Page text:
“We’re going on a clown hunt. Wanna come, Sarah?” Spinks gave me a sly look, leaned his bicycle against the park bench, and slid a serrated combat blade from his wrist sheath. He was like that, always at the forefront of mischief. Probably, that’s why he was the leader. Even in class, Spinks smelled of danger, and it mesmerised me.
He grinned. “It’ll be a bit of fun.” He smoothed the stalks of grown-up stubble on his cheeks.
“Yeah,” Robbie said, “show them smilers they can’t mess with us.”
The knife winked cruel in the sunlight. Knives weren’t my idea of fun and I played for time. “Killer clowns, are they even real? Two weeks ago I’d never heard of them. Now there are sightings all over the country.”
Spinks puffed himself up like a cobra. “Right. I saw one on Wednesday in the High Street, driving a white van.”
He shifted his weight. “Come on, Sarah.” Refusing was hard.
Sarah Good sees the hard faces, her neighbours’ lips drawn back from teeth, as she is brought into the Salem court. Abigail and Elizabeth rock and moan. A murmur blows through the crowd like a wind – the moaning is a sure sign that Sarah is a witch. Two months earlier, Elizabeth had complained of fever, barked like a dog, and contorted her body in pain. Then Abigail followed suit. Invisible agents bit and pinched both children. Investigations by the good folk of Salem led to Sarah, along with the servant Tituba and Sarah Osborne.
People were running scared. Some woman tweeted that she wouldn’t be going jogging anymore in case she met clowns. Coulrophobia, it’s called — the fear of clowns. I didn’t know there was such a disease until my twitter feed went crazy over clowns attacking people. Seems I have coulrophobia. You can never tell what’s really going on behind the mask. Is it Ronald McDonald, or is it the Joker? Clowns can get away with murder.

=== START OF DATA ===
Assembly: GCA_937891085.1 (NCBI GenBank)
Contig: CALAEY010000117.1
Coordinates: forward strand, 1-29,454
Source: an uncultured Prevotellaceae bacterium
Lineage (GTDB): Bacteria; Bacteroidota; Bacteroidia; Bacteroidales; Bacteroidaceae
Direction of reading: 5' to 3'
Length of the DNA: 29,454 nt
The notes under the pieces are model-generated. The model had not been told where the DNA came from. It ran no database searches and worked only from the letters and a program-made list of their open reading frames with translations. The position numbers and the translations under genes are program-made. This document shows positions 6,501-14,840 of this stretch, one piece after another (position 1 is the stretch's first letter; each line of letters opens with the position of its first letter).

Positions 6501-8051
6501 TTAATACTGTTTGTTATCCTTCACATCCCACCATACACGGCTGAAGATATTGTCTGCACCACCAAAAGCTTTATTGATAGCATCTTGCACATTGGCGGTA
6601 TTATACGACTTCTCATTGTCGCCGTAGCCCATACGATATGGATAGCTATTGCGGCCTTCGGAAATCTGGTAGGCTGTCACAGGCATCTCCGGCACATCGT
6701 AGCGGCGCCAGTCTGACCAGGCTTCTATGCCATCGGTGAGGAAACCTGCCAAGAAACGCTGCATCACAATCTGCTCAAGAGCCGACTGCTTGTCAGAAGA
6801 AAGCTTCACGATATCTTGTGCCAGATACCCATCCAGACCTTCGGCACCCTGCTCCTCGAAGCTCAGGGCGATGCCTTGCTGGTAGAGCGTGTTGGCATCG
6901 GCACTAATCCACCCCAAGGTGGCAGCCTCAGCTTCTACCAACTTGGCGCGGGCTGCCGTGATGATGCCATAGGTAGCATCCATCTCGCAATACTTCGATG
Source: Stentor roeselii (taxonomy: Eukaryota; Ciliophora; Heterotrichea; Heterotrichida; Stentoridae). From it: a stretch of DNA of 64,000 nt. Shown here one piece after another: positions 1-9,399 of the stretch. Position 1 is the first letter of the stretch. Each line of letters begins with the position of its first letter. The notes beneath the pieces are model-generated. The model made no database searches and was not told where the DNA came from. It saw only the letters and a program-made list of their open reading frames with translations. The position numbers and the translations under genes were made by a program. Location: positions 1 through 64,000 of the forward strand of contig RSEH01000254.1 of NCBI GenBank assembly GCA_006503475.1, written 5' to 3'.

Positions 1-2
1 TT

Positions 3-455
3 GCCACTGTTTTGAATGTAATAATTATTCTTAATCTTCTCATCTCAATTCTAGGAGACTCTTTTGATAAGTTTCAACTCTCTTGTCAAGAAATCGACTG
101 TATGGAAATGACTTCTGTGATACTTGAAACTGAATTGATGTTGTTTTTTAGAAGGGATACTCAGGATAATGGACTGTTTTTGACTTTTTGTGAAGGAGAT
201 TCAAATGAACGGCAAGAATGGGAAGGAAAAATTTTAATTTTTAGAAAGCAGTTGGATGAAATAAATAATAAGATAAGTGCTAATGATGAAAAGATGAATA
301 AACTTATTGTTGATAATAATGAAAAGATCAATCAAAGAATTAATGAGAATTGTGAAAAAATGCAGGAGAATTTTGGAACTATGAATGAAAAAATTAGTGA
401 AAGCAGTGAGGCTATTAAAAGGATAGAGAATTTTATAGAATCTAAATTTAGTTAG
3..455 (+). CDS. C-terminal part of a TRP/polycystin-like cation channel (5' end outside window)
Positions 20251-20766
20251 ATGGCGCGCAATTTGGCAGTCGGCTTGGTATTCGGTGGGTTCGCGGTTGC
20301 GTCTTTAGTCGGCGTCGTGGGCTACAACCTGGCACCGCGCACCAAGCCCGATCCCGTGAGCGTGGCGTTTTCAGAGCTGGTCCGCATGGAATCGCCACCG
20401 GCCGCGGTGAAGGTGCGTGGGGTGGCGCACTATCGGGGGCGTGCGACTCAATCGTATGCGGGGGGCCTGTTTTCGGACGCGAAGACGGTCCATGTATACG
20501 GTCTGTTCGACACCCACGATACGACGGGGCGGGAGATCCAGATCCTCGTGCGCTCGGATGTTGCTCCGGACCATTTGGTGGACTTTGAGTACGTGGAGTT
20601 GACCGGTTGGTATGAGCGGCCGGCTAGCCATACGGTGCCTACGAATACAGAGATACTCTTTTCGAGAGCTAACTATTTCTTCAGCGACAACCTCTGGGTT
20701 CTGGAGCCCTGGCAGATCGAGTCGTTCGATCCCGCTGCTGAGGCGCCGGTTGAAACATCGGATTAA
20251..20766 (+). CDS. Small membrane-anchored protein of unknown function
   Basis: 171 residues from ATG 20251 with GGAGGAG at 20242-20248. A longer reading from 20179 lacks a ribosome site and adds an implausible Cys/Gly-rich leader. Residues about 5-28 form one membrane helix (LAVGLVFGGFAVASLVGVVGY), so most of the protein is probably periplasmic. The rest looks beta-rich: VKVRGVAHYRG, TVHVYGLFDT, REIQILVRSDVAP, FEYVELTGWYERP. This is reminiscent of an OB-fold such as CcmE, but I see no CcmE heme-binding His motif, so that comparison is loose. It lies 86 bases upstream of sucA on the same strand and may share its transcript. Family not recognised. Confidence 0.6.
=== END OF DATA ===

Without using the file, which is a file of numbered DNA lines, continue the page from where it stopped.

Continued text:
“There,” Robbie shouted, pointing across the park, “I see one there, under the trees.”
I didn’t want there to be a clown in the grove. All I cared about was being with Spinks.
“Come on, let’s get him,” Spinks said.
“Are you even sure it’s a him? Maybe she’s just an ordinary clown.” I said. “Or just a kid in Halloween costume. We should leave her alone. I’m not even sure anybody’s there — it could be a trick of the light.”
Spinks spat his contempt. “Don’t be such a wuss, Sarah, that’s a killer clown. With a knife, I’ll bet.” The light danced from his blade into my eyes.
A shard of snapped blade found in Abigail’s clothing is damning evidence. She claims Sarah Good stabbed her while she had a fit. Sarah lashes her head from side to side, but sees only knowing outrage in the courtroom. If only she’d been nicer to her neighbours, less sharp-tongued, they might have liked her more. As it is, she has few friends. She seeks a saviour. And, praise the Lord, one appears. A young man says the blade fragment is his, discarded the day before when his knife broke. He testifies that Abigail had seen this happen. The hilt of his knife is placed against the fragment and they match. Sarah clutches at hope, even though it cuts her palms. She is found guilty of witchcraft anyway and hanged at Gallows Hill in Salem on 19 July, 1692. Nineteen other witches are executed too.
“Maybe she’s just an ordinary clown?” Robbie echoed my words, mocking me.
Spinks’s eyes narrowed. “What are you? A clown lover?”
I’m no clown lover. Not me — I hate the things. Dad took me to the circus when I was little, only once, and I hid quivering against his chest when the smilers came on. The breath caught in my throat, and I was nauseous. Clowns scare me more than climate change or the idea of Mum dying.
So no clown was going to come between Spinks and me. I’d given up too much to get him. Every girl wants to be Spinks’ girl. They envied me, though they didn’t like me, but I knew you could fall, just like that. When Spinks is bored with something, he cuts it out like a bad bit from an apple.
If you were a wise woman, you gave Spinks what he wanted. It didn’t do to be sharp-tongued with him. Slinking close, I pressed my leg against his and turned, so my breast softly touched his arm.
Neil MacDonald has published short stories in Structo, Gold Dust, and other places. His historical fantasy novel A Prize of Sovereigns has been serialised by an online publisher. Drawing on experiences working in international aid, he has also published six non-fiction books. He was born in Scotland, raised in Jamaica, and has lived and worked in England, the US and South Africa. He now lives in a cottage in Surrey, England together with his wife and the obligatory cat and dog.